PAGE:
As well as being represented by national intersectoral associations such as the Confederation of British Industry (CBI), businesses belong to a considerable variety of associations serving a sector of the economy or a particular locality. The sectoral associations range from associations serving particular products, through subsectoral organisations, to well resourced associations serving, for example, the motor industry or the chemical industry. At the local level, businesses are represented through chambers of commerce and trade. In addition there are associations which represent users of particular products or services (such as major energy users), importers and (less common) exporters.
Wyn Grant

7. Business and Party Politics

Abstract
If there are difficulties in the development and expression of business interests through representative associations, then it is possible that other routes may become important for the defence of business interests. One alternative route that suggests itself is through political parties, especially parties apparently favourable to business interests. This chapter will argue that the weaknesses of business political organisation apparent elsewhere are not compensated for by the effective defence of business interests through political parties. Indeed, under Margaret Thatcher’s leadership, the British Conservative Party was able to develop its own conception of what was good for business. In some respects, the policies developed did coincide with what was wanted by a broad spectrum of business opinion, but in others they were seen by some business persons as having harmful effects, particularly for manufacturing industry. When economic interest and party doctrine diverged, it was often party doctrine that emerged as more influential on the course of events. The ideological hegemony of “Thatcherism” meant that attempts to influence policy, to be successful, had to accept the basic premises of the New Right ideology — yet these were the very premises which large sections of domestically-based manufacturing industry sought to challenge in the first place’ (Judge, 1990, p. 221).
Wyn Grant

8. Business Associations and Public Policy

Abstract
Business interest associations should not only be viewed as ‘lobbies’, or as providers of services to their members, important though these functions are. Business associations are also capable of contributing to the implementation of public policy. ‘Public policy’ is seen as covering a task or activity designed to achieve certain objectives which government regards as its duty to discharge, or to arrange for its discharge by others within a framework laid down by government.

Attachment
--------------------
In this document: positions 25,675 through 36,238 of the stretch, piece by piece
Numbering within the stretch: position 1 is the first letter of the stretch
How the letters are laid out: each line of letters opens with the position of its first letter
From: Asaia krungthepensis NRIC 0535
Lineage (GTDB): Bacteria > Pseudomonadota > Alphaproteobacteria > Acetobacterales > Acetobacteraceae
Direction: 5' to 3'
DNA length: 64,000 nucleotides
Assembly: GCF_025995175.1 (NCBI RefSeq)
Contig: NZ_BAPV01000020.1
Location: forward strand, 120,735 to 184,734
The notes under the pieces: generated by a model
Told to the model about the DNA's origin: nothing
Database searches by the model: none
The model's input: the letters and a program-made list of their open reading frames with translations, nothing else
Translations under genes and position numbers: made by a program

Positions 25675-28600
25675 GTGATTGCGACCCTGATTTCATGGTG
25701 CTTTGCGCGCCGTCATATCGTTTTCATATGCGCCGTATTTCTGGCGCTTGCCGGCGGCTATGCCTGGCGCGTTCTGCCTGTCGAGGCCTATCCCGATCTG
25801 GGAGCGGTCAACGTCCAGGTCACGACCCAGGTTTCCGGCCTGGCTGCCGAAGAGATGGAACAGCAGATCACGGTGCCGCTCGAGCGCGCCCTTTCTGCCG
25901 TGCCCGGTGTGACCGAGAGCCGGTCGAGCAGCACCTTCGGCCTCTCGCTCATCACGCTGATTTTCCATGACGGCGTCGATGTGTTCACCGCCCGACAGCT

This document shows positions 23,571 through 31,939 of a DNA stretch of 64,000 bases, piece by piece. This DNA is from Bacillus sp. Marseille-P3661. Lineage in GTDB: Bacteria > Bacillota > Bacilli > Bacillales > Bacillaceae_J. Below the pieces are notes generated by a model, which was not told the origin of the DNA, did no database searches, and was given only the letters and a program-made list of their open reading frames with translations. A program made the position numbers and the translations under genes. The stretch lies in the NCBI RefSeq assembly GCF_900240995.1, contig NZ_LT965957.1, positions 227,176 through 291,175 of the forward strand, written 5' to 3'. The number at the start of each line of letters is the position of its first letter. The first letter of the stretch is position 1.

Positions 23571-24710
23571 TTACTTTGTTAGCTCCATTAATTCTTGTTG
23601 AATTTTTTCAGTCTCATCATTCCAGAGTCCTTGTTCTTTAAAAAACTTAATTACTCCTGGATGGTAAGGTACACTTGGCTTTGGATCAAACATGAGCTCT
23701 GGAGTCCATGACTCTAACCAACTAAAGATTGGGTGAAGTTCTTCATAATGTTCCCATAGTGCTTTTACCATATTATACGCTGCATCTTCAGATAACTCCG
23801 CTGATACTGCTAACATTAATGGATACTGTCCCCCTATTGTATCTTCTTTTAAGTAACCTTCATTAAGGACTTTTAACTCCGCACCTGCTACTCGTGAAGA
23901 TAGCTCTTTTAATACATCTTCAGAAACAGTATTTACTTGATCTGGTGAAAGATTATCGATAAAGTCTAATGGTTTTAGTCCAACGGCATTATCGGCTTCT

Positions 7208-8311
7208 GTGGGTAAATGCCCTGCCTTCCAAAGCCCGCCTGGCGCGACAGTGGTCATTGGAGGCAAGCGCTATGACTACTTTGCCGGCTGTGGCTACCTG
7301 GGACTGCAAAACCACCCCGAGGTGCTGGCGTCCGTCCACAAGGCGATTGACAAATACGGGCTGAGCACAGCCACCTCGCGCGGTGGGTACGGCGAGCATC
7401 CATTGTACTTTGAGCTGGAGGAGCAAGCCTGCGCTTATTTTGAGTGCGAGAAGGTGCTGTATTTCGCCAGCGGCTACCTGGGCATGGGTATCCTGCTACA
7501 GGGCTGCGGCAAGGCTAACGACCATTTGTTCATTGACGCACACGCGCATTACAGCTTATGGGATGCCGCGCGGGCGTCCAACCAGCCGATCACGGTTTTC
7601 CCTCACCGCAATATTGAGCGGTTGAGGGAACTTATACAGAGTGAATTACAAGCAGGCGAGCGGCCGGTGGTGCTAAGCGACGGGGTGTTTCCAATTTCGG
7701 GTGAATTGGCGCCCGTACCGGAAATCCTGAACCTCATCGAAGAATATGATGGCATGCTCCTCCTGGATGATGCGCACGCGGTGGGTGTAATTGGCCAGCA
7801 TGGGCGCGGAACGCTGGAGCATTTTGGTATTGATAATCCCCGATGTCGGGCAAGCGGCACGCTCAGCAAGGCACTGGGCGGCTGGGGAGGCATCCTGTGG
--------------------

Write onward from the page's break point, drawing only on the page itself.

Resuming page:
Wyn Grant

9. Business Interests and the European Community

Abstract
One of the difficulties with the literature on Britain’s membership of the European Community is that much of it is written by academics who are not only favourably disposed to the process of European integration, but if possible would like to see it accelerated. As a consequence, there is a tendency to see the integration process as an inevitable one in which the nation-state is displaced by the Community on the one hand, and new forms of regional government on the other. The outcome of the Danish referendum on the Maastricht treaty was a healthy corrective to those who see the nation-state as an outdated political formation, but many of the theoretical perspectives on European integration impel analysts in a direction which tends to lead to federalist conclusions. Implicit neo-functionalist perspectives emphasise the role of interest groups as catalysts in the integration process. Hence, there is sometimes a tendency to exaggerate the extent to which interest group activity has been ‘Europeanised’, and to downplay the continuing importance of attempts to influence the Community through national channels of access.
Wyn Grant

10. Conclusions

Abstract
In the introduction it was argued that business-government relations in Britain have not been mutually productive. A central theme of this book has been that the economic power of business in Britain is not matched by a capacity for developing a coherent political viewpoint and articulating it to government. Business is capable, through the economic power it is able to exert in product markets, labour markets etc., of exerting a considerable influence over people’s everyday lives. Politicians must pay attention to the requirements of business, if they wish to gain re-election as the result of being able to claim that they have managed the economy with a tolerable measure of success. As the politics of production occupies a less central place on the political stage, and as issues related to the politics of collective consumption become more important, politicians also face demands to regulate business in areas such as environmental protection (pollution, packaging etc.) and consumer safety. The central problem then becomes, can a political bargain be constructed with capital which is acceptable to politicians, voters and business persons, and which channels the energies of business without curbing them?
Wyn Grant

Backmatter